7. An array of coaxial choke connectors, each of said coaxial choke connectors being for use with a first transmission line having a characteristic impedance which, if associated with a coaxial transmission line, would be defined at least in part by an exterior first diameter of an inner conductor and an interior second diameter of an outer conductor, each of said coaxial choke connectors comprising:
a male portion including an electrically conductive center choke conductor defining a proximal end and a distal end, and an electrically conductive outer choke conductor also defining a proximal end and a distal end, said proximal end of said center choke conductor being coupled to a first conductor of said first transmission line, and said proximal end of said outer choke conductor being coupled to a second conductor of said first transmission line, said center choke conductor of said male portion of said coaxial choke connector having a first length, a circular cross-section centered on a longitudinal axis, and a third diameter less than said first diameter, and said outer choke conductor having an inner fourth diameter which defines a circular cross-section centered on said axis, said fourth inner diameter being larger than said second diameter, said center choke conductor having a layer of solid dielectric on the outer surface thereof, so that said center choke conductor with said layer of solid dielectric thereon has a fifth diameter smaller than said first diameter;
a female portion including an electrically conductive center choke conductor and an electrically conductive outer choke conductor, said inner choke conductor of said female portion of said coaxial choke connector defining a closed-end axial bore with respect to said longitudinal axis, said axial bore having a sixth diameter larger than said fifth diameter and a second length, said center choke conductor of said female portion having an outer diameter equal to said first diameter, said outer choke conductor of said female portion having an inner diameter equal to said second diameter, and an outer diameter coated with a solid dielectric material, so that the overall outer diameter of said outer choke conductor of said female portion together with said solid dielectric material has a seventh diameter, smaller than said fourth diameter;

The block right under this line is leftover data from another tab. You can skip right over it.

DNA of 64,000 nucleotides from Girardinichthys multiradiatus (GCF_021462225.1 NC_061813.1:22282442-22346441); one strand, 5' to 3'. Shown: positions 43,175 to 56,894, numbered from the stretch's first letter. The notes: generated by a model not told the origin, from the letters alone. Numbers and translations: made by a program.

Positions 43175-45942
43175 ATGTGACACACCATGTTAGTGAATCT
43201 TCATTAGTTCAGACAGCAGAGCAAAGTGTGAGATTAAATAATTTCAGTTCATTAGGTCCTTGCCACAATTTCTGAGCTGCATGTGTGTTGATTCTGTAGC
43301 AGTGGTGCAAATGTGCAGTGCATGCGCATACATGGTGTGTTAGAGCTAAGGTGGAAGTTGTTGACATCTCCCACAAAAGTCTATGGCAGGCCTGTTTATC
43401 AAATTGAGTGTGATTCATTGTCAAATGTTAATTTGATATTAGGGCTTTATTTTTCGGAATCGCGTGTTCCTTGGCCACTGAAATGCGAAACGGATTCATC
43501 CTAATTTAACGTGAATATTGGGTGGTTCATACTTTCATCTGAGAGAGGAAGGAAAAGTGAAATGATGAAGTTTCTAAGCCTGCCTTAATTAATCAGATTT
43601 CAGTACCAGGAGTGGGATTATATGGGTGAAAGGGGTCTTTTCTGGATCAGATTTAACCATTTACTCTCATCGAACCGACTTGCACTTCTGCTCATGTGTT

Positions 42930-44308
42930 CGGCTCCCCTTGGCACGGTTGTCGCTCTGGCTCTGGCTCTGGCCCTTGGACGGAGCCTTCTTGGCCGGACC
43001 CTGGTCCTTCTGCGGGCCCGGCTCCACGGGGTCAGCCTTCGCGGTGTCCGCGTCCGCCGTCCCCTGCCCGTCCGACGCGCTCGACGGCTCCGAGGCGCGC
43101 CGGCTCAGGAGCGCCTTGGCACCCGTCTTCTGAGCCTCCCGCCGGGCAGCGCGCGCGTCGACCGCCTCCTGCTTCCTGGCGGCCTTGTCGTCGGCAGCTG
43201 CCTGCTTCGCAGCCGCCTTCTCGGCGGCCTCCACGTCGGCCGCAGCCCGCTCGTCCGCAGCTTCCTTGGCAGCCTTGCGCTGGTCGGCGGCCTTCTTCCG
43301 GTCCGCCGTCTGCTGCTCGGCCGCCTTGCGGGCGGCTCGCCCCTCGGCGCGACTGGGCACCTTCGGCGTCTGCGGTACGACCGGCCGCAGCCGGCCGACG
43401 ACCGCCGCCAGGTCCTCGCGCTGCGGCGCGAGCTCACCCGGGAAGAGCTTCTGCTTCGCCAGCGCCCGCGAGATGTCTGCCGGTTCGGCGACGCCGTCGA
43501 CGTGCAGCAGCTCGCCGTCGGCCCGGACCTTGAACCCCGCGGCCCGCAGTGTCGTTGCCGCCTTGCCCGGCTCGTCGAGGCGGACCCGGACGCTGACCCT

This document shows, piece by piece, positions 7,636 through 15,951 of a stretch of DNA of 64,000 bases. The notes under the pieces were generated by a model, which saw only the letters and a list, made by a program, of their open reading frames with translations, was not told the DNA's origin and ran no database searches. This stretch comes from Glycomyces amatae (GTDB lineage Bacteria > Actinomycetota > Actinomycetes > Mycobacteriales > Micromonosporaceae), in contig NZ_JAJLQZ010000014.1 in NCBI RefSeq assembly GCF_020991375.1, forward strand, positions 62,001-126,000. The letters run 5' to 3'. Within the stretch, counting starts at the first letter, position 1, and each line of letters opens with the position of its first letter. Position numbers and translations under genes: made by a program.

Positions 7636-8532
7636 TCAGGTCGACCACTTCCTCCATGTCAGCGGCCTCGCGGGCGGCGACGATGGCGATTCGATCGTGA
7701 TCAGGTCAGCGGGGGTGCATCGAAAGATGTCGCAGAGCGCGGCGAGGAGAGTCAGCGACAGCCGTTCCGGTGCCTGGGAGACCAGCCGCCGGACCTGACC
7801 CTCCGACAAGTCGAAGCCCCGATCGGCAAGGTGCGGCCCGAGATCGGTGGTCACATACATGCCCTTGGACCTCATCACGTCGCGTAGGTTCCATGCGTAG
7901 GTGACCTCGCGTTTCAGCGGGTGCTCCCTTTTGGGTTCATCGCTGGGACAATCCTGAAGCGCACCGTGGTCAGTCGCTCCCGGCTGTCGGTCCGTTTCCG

said array further comprising first mechanical support means coupled to said male portions of said array of coaxial choke connectors for holding said male portions in a predetermined array spacing and orientation, second mechanical support means coupled to said female portions of said array of coaxial choke connectors for holding said female portions in said predetermined array spacing and an orientation conducive to mating with said male portions.
8. An array according to claim 7, further comprising third mechanical support means coupled to said first and second mechanical support means, for holding said first and second mechanical support means in a position in which said male and female portions of said array of coaxial choke connectors is mated.
9. A coaxial choke connector for use with a coaxial transmission line having a characteristic impedance defined at least in part by an exterior first diameter of an inner conductor and an interior second diameter of an outer conductor, said connector comprising:
a male portion including an electrically conductive center choke conductor defining a proximal end and a distal end, and an electrically conductive outer choke conductor also defining a proximal end and a distal end, said proximal end of said center choke conductor being coupled to said inner conductor of said coaxial transmission line, and said proximal end of said outer choke conductor being coupled to said outer conductor of said coaxial transmission line, said center choke conductor of said male portion of said coaxial choke connector having a first length, a circular cross-section centered on a longitudinal axis, and a third diameter less than said first diameter, and said outer choke conductor having an inner fourth diameter which defines a circular cross-section centered on said axis, said fourth inner diameter being larger than said second diameter, said center choke conductor having a layer of solid dielectric on the outer surface thereof, so that said center choke conductor with said layer of solid dielectric thereon has a fifth diameter smaller than said first diameter;
a female portion including an electrically conductive center choke conductor and an electrically conductive outer choke conductor, said inner choke conductor of said female portion of said coaxial choke connector defining a closed-end axial bore with respect to said longitudinal axis, said axial bore having a sixth diameter larger than said fifth diameter and a second length, said center choke conductor of said female portion having an outer diameter equal to said first diameter, said outer choke conductor of said female portion having an inner diameter equal to said second diameter, and an outer diameter coated with a solid dielectric material, so that the overall outer diameter of said outer choke conductor of said female portion together with said solid dielectric material has a seventh diameter, smaller than said fourth diameter.
10. A coaxial choke connector for use with a first transmission line having a characteristic impedance which, if the first transmission line were a coaxial transmission line, would be defined at least in part by an exterior first diameter of an inner conductor and an interior second diameter of an outer conductor, said coaxial choke connector comprising: